Category Archives: Worthy Causes

Children With Diabetes Deserve Insulin Concentration to Meet Their Needs

Young children with type 1 diabetes face a serious conundrum and that is that the available insulin is often too concentrated for their needs.

As a result, endocrinologists wanting to avoid terrible lows (and subsequent lawsuits) in these little ones order parents to feed a certain number of grams of carbohydrate per meal or they convince parents to put their child on an insulin pump, which can dole out smaller increments of insulin to meet their requirements.

However, the high number of carbs many type 1 kids get these days is a dangerous thing for these children because it crowds out essential protein and fat and can lead to weight gain and directly paves the way to roller-coaster style blood glucose management that I promise you, is worse for the child than the parent–no matter how much work and worry is involved on their part.

In the case of an insulin pump, not everyone wants this technology which comes with concerns about tubing issues and scar tissue development and also, not every family can afford one.

Why isn’t insulin made at different concentrations? I mean, it is, but mostly to meet the needs of the type 2 diabetes population which generally has very high insulin requirements. I’ve talked with many type 2s who use in one day, the amount of insulin I use in a week. This isn’t a judgment on them, it’s me pointing out that adults are getting their needs met in this regard and children are being left behind because why? Is it that they can’t advocate for themselves and their parents are being misled by pediatric endocrinologists who don’t know better? Pretty much, I think. One may argue that they grow up quick and then they don’t need such small insulin quantities but childhood health is essential to the rest of one’s life and so optimizing their care while they’re young is morally imperative.

There is a solution for those who want to give their child a smaller amount of carbohydrate and who don’t or can’t use an insulin pump. Diluted insulin. Special diluent fluid is provided free upon request from insulin makers and shipped to your nearby pharmacy. You can do it yourself or have a healthcare provider do it (if you can convince them to). The diluted insulin means you can dose to correct and cover for your child without the elevated risk of sending them low or needing so many extra snacks. This offers the potential to lower their carbohydrate intake, leaving sufficient appetite for what drives growth in a child–protein.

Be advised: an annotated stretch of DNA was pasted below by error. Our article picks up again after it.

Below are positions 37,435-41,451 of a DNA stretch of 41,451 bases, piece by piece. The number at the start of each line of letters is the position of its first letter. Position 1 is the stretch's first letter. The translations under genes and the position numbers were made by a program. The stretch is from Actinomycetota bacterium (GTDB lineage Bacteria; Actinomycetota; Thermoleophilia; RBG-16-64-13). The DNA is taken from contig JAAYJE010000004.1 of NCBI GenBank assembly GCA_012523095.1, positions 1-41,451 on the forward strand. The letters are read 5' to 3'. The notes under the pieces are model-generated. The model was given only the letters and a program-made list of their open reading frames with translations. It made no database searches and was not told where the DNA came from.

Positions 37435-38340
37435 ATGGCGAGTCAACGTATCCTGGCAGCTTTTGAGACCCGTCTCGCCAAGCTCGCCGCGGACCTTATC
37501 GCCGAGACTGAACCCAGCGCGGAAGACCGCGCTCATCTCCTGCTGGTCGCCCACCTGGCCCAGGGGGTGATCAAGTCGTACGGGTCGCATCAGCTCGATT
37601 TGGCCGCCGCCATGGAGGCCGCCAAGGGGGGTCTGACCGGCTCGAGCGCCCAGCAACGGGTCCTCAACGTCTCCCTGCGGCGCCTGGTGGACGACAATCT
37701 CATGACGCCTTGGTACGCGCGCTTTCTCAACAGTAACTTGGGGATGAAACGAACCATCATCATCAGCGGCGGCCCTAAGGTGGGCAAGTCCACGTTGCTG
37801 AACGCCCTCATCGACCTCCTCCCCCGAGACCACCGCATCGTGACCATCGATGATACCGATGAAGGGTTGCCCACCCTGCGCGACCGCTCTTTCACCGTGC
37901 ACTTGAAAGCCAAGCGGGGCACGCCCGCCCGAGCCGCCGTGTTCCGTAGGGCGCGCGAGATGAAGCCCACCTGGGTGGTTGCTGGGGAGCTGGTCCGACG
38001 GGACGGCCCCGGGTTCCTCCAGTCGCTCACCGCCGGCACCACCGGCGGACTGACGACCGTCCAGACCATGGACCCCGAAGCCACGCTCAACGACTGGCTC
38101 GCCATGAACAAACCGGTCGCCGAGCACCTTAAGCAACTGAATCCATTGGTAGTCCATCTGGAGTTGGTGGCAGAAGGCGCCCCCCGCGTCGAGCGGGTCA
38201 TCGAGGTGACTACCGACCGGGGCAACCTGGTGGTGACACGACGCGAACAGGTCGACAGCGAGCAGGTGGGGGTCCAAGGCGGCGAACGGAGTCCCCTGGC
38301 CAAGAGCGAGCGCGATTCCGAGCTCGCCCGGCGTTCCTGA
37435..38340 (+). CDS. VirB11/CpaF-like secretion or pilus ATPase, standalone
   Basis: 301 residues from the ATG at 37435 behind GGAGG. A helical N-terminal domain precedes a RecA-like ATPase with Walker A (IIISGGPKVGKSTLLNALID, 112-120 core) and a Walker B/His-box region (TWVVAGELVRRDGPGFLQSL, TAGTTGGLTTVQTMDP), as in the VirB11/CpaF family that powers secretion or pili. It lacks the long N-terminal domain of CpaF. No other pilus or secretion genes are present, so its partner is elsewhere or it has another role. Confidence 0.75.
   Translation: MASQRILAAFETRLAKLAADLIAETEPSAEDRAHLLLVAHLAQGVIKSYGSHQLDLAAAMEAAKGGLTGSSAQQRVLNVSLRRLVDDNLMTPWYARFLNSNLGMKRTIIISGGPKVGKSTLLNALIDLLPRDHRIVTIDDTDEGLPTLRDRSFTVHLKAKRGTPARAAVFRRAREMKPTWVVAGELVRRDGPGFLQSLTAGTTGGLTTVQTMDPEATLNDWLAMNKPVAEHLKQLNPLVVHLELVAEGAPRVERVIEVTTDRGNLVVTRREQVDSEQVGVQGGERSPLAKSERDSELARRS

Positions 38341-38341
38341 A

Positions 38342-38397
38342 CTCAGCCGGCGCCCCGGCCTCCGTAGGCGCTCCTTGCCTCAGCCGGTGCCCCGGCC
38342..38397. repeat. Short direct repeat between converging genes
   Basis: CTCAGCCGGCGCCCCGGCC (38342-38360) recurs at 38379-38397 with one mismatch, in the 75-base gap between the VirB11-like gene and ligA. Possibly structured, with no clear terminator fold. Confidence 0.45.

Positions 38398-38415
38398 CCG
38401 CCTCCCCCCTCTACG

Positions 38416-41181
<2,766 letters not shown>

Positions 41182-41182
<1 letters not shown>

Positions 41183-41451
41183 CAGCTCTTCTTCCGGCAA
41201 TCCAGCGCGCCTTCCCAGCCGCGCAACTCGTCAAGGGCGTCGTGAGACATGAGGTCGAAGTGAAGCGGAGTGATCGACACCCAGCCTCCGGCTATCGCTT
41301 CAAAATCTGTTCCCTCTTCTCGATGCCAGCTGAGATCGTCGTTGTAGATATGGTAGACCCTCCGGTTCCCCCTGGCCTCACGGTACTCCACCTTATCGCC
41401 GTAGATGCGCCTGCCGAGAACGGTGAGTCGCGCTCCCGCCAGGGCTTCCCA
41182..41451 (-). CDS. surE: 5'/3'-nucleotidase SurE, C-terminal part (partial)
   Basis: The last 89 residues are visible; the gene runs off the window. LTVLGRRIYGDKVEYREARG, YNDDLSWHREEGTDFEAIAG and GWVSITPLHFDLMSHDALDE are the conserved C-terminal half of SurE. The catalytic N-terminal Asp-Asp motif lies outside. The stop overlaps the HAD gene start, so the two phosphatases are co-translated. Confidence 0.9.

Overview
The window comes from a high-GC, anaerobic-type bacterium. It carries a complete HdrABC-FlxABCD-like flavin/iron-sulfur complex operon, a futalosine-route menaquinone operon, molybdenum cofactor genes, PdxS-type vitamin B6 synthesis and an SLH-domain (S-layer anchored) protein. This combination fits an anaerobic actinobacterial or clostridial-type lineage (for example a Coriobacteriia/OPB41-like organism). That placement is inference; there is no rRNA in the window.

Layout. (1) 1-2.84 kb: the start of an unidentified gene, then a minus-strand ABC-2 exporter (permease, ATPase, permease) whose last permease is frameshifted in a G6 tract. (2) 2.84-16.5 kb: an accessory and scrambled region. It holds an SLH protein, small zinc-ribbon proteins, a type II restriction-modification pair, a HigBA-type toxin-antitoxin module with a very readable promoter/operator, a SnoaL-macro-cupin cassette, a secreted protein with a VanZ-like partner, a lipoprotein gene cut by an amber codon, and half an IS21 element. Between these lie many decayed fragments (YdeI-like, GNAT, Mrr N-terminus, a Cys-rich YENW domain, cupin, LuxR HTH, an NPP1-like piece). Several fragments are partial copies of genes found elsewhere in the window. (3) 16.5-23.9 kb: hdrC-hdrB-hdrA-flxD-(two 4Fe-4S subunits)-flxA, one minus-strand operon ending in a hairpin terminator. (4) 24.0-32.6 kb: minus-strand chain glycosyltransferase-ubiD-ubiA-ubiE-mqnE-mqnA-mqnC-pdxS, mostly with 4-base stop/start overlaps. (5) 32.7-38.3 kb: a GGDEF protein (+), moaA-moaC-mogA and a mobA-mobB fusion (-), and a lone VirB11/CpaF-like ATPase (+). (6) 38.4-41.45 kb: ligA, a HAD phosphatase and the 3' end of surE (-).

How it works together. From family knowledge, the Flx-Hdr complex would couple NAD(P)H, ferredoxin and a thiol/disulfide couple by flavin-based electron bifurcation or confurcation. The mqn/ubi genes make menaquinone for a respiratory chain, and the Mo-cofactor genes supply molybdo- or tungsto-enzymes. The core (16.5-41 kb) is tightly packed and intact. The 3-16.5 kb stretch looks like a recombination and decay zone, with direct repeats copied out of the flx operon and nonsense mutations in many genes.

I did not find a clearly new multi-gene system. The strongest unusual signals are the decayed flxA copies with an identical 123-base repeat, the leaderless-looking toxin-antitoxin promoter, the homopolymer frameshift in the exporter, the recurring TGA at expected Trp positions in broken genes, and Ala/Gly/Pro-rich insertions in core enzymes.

Regarding growth, look up the science, there is nothing indicating your child requires a lot of carbohydrates to grow. I think this is oft repeated mostly due to the above phenomena or lack of time and willingness on the part of physicians to do the proper research as well as their overreliance on what they’re told by other physicians and by governing associations. My daughter, on a very low carb diet, just shot up over 2 inches in 4 months. Before that, she was on a moderately low carb diet for a long time and her height is over the 90th percentile. Her bones and musculature are impressive. Her hair is thick and long, her nails are strong.

Aside from adequate nutrition, kids also need something else to grow to their full potential and that’s normal or near normal blood sugars, which only low carbohydrate diets achieve and which diluted insulin in children enables.

Diluted insulin could be a service pediatric endocrinologists provide to parents of young children with type 1 diabetes if we demanded it. I admit it’s intimidating to do one’s self. First, we have to educate ourselves and then them. Health care professionals feel really bad for us because they know what type 1 diabetes means in the long run for our children and they know the demanding lifestyle we parents lead (because we advocate well for our own suffering–lack of sleep, anyone?) but they’re not being very brave or ethical by ignoring what is going on with kids these days. Too many aren’t thriving!